I have a confession to make.
For the longest time there were five of us in the Daly household. About eighteen months ago, Trent, Troy, Jean and I had a family meeting and decided to send the fifth member packing. I know that might seem harsh, but the four of us believed it was the right thing to do. And, while saying goodbye wasn’t easy at the time, none of us have regrets about our decision.
You see, the fifth member was frequently rude, ill-mannered, obnoxious, loud and generally not a good influence on any of us. Anytime the five of us were in the same room together as a family, the conversation was monopolized by this troublemaker. Most nights we couldn’t get in a word edgewise. We can see that even more clearly now that we’re alone.
And if family, friends or neighbors came to visit, I felt like we were constantly making excuses for the cynical attitude, occasional bad language, and aggressive behavior this former family member displayed. I think what pushed Jean and I over the top was the way Trent and Troy were starting to change as they witnessed such a inappropriate behavior. After all, at their impressionable ages, imitation is a big thing.
If you haven’t guessed by now, the fifth member of our family in question was our television. To be technical, we gave the boot to our satellite dish. While we still own a TV set, without that electronic umbilical cord tethering us to the values of Hollywood, we no longer have a steady stream of programming. The reception in our area is so bad, about the only purpose our TV serves is as a display for the occasional Wii Sport game or to watch a DVD.
There have been a number of times in our marriage, particularly before the boys were born, when Jean and I didn’t own a television. In fact, a family member bought us our first TV because they were sorry we didn’t have one! I’ll admit, I became a news, weather and sports guy. Watching the television was how I’d unwind. To be candid, it was a bit to addictive.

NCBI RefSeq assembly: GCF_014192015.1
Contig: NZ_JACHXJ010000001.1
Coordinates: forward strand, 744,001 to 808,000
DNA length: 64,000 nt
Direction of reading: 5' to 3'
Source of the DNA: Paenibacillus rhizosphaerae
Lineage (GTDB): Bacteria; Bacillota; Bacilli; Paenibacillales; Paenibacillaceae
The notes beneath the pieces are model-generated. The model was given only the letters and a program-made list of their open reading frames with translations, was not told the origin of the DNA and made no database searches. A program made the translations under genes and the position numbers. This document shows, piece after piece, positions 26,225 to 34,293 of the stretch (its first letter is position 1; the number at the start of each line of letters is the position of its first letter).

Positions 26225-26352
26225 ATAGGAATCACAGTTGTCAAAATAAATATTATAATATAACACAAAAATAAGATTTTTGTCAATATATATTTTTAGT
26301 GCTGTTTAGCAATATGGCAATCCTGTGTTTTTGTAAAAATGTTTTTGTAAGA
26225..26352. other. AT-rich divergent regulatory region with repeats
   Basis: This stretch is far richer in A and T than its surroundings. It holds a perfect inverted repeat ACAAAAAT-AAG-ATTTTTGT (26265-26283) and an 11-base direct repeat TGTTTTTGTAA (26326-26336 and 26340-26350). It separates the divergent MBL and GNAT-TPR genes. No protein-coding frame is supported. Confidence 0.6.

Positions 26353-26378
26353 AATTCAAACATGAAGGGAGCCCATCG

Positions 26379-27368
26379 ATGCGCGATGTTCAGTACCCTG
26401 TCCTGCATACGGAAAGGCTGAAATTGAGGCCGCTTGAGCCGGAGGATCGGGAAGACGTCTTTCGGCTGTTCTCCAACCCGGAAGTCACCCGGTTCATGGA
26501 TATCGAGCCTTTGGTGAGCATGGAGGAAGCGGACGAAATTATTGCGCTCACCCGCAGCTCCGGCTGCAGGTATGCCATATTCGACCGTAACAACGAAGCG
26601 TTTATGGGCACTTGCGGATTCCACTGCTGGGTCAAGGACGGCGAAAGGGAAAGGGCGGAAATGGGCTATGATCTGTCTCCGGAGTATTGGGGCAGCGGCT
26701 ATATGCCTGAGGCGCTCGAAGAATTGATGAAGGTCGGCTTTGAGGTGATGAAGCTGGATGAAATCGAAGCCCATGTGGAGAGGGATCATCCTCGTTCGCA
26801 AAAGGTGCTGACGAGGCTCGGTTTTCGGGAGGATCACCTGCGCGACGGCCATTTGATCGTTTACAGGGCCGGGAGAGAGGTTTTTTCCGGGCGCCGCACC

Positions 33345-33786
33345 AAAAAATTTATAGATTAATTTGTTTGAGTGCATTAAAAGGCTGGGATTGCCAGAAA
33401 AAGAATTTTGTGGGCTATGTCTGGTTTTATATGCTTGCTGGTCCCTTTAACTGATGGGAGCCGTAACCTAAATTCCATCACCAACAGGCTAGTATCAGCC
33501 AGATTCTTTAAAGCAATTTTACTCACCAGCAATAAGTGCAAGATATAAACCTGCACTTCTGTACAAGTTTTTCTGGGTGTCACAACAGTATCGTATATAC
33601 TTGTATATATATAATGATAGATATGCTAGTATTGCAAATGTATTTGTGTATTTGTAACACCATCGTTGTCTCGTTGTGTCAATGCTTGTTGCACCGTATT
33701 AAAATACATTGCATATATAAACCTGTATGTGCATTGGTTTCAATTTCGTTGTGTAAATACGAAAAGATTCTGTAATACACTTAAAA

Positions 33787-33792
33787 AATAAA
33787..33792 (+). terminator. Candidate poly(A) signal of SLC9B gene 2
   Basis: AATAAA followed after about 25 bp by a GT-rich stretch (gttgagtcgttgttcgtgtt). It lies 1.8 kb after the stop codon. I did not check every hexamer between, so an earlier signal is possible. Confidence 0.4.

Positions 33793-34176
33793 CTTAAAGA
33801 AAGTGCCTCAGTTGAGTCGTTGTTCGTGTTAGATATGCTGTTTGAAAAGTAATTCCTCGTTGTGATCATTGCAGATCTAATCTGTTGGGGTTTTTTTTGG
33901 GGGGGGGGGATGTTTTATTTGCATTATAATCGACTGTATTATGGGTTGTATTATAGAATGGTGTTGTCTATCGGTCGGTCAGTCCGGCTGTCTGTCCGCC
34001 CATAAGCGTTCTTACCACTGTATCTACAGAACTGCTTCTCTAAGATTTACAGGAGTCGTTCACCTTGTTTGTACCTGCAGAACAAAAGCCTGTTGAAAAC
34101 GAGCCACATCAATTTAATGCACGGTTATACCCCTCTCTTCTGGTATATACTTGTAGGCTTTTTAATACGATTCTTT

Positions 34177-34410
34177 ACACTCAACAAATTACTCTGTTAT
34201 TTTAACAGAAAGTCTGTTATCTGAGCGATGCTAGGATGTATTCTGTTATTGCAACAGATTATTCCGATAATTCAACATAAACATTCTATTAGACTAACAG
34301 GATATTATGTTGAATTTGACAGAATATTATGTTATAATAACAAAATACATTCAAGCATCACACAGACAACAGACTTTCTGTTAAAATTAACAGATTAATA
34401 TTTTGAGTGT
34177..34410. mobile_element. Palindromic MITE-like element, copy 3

Eighteen months ago—and I give Jean the credit for this, she said, “You know, Jim, I really think we should get rid of the dish.” After she explained her reasons, I agreed. Although we only had the basic program, no HBO movies, I, too, wasn’t crazy about some of the stuff streaming into our home on the standard channels and figured if she was okay with canceling our subscription we should give it a try. We broke the news to the boys in that family meeting and we’re thrilled with the results.
Almost overnight we could see a number of positive changes in the boys. After we became unplugged their imaginations really kicked in. It was amazing to watch as they found other ways to entertain themselves. During the winter they’ll spend more time outdoors in the snow. In the summer months, they’ll ride their bikes, jump on the trampoline, or explore the woods. When indoors, they’re content to read books, construct things with their Lego’s, or engage in imaginative play with their toys.
Jean and I especially noticed a dramatic change last Christmas. In previous years the boys would be clamoring for the cool stuff they’d seen advertised on TV. Without that influence, they didn’t know what to ask for and, consequently, were surprised and happy with the things we bought them.
Please don’t see this as a holier-than-thou statement. If you can do it, I know you’ll see a real benefit in the lives of your children. Personally, it’s been a sacrifice. If I want to see a particular football or baseball game bad enough, I’ll go to a friend’s house or to the YMCA and workout while I watch the game.
If getting unplugged feels too radical, here’s a thought. One of my friends used to suggest posting the words of Psalm 101:3a on a 3”x5” card above the television: “I will set no worthless thing before my eyes.” I’d say that’s sound advice.
If you do decide to go TV-Free for a week, month, or longer, I’d love to hear from you about the changes you notice in your home.